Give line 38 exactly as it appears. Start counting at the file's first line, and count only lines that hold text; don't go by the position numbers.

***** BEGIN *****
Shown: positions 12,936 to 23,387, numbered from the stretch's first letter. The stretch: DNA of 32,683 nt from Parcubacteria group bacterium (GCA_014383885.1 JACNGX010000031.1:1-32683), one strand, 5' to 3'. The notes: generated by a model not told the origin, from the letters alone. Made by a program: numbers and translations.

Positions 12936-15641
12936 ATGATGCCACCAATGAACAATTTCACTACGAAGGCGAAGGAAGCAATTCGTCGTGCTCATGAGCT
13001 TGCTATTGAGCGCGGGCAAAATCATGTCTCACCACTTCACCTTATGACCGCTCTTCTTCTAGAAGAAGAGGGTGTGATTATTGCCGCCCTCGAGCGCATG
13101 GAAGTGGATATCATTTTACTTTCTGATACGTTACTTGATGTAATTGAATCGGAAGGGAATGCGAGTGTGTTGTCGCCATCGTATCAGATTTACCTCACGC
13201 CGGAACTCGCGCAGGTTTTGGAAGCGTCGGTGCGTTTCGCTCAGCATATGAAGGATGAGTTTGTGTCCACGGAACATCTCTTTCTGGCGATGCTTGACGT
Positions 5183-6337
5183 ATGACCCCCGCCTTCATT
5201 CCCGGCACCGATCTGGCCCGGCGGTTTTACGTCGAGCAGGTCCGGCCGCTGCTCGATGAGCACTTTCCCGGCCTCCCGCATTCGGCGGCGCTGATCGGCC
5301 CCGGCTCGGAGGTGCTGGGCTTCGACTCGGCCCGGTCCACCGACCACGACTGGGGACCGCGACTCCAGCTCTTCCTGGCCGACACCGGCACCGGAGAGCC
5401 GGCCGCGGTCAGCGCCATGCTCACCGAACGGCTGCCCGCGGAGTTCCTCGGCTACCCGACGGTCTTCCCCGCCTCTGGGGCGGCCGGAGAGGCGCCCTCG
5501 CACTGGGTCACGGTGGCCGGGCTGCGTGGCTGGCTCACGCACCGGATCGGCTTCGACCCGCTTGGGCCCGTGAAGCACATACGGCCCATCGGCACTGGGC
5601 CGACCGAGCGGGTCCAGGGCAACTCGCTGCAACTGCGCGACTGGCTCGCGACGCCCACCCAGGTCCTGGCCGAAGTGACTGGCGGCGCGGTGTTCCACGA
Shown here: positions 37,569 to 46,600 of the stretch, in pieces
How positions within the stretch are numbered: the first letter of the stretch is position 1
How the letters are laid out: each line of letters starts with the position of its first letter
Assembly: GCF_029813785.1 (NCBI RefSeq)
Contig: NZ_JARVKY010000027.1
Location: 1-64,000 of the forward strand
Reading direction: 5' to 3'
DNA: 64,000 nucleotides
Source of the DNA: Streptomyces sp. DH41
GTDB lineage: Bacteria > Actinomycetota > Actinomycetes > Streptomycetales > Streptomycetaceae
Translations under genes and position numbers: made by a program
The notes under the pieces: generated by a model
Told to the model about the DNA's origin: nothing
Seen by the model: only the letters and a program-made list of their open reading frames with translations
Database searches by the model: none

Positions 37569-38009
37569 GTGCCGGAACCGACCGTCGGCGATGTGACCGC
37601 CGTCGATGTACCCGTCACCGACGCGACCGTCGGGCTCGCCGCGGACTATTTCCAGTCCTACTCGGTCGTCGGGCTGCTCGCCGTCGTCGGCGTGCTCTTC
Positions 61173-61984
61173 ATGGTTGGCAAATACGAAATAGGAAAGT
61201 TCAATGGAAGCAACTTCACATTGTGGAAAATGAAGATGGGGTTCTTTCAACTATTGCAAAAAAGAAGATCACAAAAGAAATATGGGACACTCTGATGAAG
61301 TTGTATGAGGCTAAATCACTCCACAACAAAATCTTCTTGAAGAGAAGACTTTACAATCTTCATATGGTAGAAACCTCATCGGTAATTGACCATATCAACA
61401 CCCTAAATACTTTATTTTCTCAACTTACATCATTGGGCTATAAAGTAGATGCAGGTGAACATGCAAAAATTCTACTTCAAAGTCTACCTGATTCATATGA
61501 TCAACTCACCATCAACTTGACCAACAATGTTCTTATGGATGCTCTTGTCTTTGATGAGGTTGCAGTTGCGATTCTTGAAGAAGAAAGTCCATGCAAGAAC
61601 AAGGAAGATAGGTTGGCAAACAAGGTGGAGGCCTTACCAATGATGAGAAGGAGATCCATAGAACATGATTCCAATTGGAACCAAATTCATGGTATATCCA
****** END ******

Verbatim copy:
61601 AAGGAAGATAGGTTGGCAAACAAGGTGGAGGCCTTACCAATGATGAGAAGGAGATCCATAGAACATGATTCCAATTGGAACCAAATTCATGGTATATCCA